Run Training Compared – Minutes vs. Miles

Whether you are new to incorporating running in to your exercise routine, are an experienced distance runner or anywhere in between, the question of if you training correctly has probably entered your brain at some point.  Let’s start by acknowledging that there numerous ways to  to train through running. You might just go to the gym and set up the treadmill to simply “move” for 10-30 minutes and be satisfied. Conversely, if you are training for that 10k holiday race, you might be better off building your endurance by adding a certain number of miles every time you run. For speed, it’s all about working your intervals on your local track.

Each of the aforementioned ways of training is a tool and comes with benefits for the job in which is intended. So, there is really no “best” way to train, only what tools you need to accomplish your goals; and it all depends on what motivates you. In order to get some clarity around what each method of run training entails the following are some of the key points of training by both minutes and miles.

Train Safely – Running By the Minute

If you’re like many people who like to run a set number of minutes, you’re in good company.  This method is very “friendly” to fit in a daily routine. If your pace doesn’t matter as much as the fact that you get your 25 minutes in every days then this is probably your method. Also, for people starting out/re-engaging with running, it can provide great positive reinforcement by emphasizing how many minutes you can run, as opposed stressing out about pace and distance.

Seasoned runners who are coming back from an injury, or are prepping for a competitive season,  can also benefit by re-engaging in their training by doing so by minutes.  This method allows them focus their efforts on the appropriate effort they are putting in to their recover.  During the recovery/re-engagement process, your cardiovascular health will improve faster than your muscular health.  When re-engaging with the miles you think you should be able to do, it can be easy to overexert your legs before they are ready. You want to run at your peak level, but it just isn’t what your body needs now.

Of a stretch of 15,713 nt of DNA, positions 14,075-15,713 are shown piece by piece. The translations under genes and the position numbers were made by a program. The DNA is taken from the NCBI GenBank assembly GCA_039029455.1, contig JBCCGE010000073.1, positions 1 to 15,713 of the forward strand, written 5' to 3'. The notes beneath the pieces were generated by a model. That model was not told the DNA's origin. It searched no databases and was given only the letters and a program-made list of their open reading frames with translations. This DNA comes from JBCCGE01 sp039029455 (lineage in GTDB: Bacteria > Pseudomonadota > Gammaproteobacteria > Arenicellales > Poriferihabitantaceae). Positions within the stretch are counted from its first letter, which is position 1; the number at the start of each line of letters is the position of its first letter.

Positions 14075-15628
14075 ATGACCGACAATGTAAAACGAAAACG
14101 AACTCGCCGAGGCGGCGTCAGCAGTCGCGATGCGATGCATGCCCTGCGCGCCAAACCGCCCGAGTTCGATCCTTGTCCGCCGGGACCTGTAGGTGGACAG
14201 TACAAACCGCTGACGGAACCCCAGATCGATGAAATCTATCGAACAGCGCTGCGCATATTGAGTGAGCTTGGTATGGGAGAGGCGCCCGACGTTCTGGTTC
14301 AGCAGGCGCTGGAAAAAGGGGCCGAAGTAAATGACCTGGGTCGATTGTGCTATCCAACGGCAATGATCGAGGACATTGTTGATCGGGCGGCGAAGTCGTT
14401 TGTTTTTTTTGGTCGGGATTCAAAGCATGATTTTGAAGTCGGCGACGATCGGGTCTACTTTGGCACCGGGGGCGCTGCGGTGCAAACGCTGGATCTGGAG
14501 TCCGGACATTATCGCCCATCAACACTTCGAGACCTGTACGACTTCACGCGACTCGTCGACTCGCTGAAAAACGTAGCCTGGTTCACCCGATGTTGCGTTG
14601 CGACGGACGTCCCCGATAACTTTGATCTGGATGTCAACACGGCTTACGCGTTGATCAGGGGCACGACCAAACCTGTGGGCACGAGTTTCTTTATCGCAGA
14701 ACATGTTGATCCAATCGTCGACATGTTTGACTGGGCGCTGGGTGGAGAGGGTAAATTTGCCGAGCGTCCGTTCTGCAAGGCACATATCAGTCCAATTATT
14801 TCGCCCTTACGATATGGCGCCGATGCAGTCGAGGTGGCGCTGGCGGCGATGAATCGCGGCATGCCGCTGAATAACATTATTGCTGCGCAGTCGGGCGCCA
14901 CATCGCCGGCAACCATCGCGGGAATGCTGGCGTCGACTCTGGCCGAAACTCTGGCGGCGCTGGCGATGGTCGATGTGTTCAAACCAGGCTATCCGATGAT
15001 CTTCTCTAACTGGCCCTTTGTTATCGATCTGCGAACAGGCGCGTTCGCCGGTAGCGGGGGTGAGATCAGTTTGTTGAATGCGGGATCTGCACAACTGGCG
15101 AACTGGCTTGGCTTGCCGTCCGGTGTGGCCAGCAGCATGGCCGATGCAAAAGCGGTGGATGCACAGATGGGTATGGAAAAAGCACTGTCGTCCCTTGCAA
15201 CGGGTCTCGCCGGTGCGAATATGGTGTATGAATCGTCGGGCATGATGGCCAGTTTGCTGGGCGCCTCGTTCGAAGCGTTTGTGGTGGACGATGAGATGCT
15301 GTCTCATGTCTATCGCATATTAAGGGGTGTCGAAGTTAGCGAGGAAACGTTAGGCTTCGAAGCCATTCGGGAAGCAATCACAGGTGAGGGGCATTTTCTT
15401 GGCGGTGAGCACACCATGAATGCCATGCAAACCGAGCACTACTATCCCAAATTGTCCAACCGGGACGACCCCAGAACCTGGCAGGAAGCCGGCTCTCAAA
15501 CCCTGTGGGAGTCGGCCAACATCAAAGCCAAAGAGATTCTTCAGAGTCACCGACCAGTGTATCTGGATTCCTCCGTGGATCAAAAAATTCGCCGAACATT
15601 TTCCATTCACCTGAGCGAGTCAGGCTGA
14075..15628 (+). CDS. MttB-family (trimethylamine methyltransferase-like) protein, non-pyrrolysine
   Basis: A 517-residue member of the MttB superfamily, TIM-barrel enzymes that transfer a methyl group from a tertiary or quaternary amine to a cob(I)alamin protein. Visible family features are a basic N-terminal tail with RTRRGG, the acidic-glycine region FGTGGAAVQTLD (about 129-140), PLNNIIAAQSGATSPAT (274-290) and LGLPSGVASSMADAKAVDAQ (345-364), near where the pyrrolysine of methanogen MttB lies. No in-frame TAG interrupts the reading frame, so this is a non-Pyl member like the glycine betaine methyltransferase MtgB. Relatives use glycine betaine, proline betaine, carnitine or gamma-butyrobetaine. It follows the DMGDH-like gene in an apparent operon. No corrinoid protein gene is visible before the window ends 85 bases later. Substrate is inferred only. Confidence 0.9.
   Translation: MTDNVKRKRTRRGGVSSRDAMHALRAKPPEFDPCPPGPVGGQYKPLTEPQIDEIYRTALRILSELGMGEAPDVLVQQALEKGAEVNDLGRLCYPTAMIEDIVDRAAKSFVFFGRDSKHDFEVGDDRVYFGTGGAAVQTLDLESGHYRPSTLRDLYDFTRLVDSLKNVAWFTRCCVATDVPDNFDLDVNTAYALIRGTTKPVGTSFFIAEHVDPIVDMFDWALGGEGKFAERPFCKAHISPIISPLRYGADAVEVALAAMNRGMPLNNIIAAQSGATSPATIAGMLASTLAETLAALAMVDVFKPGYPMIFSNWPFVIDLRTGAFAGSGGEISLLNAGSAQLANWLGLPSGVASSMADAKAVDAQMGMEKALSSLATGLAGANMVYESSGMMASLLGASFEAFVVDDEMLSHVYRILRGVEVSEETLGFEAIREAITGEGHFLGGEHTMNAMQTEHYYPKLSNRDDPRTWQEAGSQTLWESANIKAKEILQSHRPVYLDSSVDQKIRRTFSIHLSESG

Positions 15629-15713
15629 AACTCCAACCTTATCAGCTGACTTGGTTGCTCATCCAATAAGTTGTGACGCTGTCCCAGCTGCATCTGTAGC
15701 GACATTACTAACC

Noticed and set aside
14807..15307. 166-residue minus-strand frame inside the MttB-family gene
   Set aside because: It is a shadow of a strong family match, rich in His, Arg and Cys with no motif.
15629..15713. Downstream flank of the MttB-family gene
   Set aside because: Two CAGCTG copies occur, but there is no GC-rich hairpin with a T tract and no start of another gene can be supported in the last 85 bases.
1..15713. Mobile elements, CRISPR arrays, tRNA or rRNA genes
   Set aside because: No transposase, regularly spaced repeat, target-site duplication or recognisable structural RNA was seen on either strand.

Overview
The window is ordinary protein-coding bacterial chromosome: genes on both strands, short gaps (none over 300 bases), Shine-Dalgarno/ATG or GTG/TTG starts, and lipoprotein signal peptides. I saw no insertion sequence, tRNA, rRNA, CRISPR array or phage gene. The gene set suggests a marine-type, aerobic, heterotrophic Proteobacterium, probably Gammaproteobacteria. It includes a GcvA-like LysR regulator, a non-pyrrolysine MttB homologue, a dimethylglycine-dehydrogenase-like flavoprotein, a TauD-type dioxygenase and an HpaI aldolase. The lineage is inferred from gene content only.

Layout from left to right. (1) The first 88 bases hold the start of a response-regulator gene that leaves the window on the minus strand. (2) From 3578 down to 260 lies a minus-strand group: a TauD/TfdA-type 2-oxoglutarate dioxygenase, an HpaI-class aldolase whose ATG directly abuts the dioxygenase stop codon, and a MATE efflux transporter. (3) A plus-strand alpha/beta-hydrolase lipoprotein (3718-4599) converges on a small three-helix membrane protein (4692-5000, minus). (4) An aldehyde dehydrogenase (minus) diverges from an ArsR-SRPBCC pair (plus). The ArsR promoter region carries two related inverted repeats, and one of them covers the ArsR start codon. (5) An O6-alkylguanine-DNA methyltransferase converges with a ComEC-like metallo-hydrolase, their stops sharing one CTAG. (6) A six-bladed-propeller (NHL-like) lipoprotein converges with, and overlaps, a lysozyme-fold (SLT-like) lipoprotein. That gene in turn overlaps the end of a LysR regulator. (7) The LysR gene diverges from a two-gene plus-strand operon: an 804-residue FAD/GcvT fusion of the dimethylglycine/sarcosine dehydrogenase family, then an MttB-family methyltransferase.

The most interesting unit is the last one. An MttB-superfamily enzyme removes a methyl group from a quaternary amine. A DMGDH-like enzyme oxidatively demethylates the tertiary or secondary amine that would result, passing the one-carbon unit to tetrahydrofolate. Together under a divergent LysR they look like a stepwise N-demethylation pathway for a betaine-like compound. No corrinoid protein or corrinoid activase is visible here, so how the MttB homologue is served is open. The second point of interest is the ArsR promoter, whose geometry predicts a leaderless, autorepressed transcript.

Remember that when you run according to time, a minute is the same no matter how fast you run. Alleviating any stress to achieve a certain distance enables you focus on your pace and gives your muscles the opportunity to build strength and endurance in a healthy way.

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Pace Training – Running By the Mile

To contrast running by minutes, mileage running definitely can have it’s place in a your training regimen. While milage runners typically seek to have more concrete performance data, there are other befits to this type of training as well. By nature, milage running encourages steady paces.  If you are trying to improve your speed, measuring your pace against milage markers allows for feedback on the treadmill; adding a nice incentive for monitoring your progress.

In training for a race, understanding what your current pace is in comparison to your distance within the race is important. This allows you know two things: If you can complete the race that you are scheduled, and what kind of pace you should be expecting on race day.  A lot of people tend to start their races too fast in the beginning, only to leave little energy for the final push to the finish line.  Monitoring your pace per mile allows for adjustments so you can tackle your races in harmony with your body’s natural rhythm.

If you are getting serious about incorporating running in to your fitness routine, you are very likely to run both by minute and mile a some point in your journey. If you routinely train by time, mix it up a bit and test yourself with your pace per mile; there are benefits. Conversely if you are always focused on your mile time, taking the pressure off to perform every time you run can benefit you greatly in both your physical and mental recovery.  Always remember to pay attention to what your body is telling you and schedule a running program to what can help you achieve your fitness goals.

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